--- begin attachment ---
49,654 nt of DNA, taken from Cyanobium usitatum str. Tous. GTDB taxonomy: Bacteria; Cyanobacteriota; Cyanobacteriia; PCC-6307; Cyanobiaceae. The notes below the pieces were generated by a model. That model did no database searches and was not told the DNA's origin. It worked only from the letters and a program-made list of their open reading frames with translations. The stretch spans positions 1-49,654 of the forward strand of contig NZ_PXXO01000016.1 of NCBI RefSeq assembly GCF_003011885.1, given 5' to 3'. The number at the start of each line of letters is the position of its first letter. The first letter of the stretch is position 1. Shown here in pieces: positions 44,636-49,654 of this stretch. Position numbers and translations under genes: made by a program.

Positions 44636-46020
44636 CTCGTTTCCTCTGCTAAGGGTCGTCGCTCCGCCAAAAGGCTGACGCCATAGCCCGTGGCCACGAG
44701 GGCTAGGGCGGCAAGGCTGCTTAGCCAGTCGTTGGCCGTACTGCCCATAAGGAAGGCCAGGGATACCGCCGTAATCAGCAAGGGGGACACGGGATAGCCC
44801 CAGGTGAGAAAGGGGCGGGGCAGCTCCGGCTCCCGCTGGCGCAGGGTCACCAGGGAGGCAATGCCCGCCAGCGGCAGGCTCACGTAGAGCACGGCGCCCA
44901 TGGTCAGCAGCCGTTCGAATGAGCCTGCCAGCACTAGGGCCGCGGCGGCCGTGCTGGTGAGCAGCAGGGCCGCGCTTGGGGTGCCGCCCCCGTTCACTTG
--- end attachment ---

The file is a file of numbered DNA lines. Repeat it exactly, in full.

49,654 nt of DNA, taken from Cyanobium usitatum str. Tous. GTDB taxonomy: Bacteria; Cyanobacteriota; Cyanobacteriia; PCC-6307; Cyanobiaceae. The notes below the pieces were generated by a model. That model did no database searches and was not told the DNA's origin. It worked only from the letters and a program-made list of their open reading frames with translations. The stretch spans positions 1-49,654 of the forward strand of contig NZ_PXXO01000016.1 of NCBI RefSeq assembly GCF_003011885.1, given 5' to 3'. The number at the start of each line of letters is the position of its first letter. The first letter of the stretch is position 1. Shown here in pieces: positions 44,636-49,654 of this stretch. Position numbers and translations under genes: made by a program.

Positions 44636-46020
44636 CTCGTTTCCTCTGCTAAGGGTCGTCGCTCCGCCAAAAGGCTGACGCCATAGCCCGTGGCCACGAG
44701 GGCTAGGGCGGCAAGGCTGCTTAGCCAGTCGTTGGCCGTACTGCCCATAAGGAAGGCCAGGGATACCGCCGTAATCAGCAAGGGGGACACGGGATAGCCC
44801 CAGGTGAGAAAGGGGCGGGGCAGCTCCGGCTCCCGCTGGCGCAGGGTCACCAGGGAGGCAATGCCCGCCAGCGGCAGGCTCACGTAGAGCACGGCGCCCA
44901 TGGTCAGCAGCCGTTCGAATGAGCCTGCCAGCACTAGGGCCGCGGCGGCCGTGCTGGTGAGCAGCAGGGCCGCGCTTGGGGTGCCGCCCCCGTTCACTTG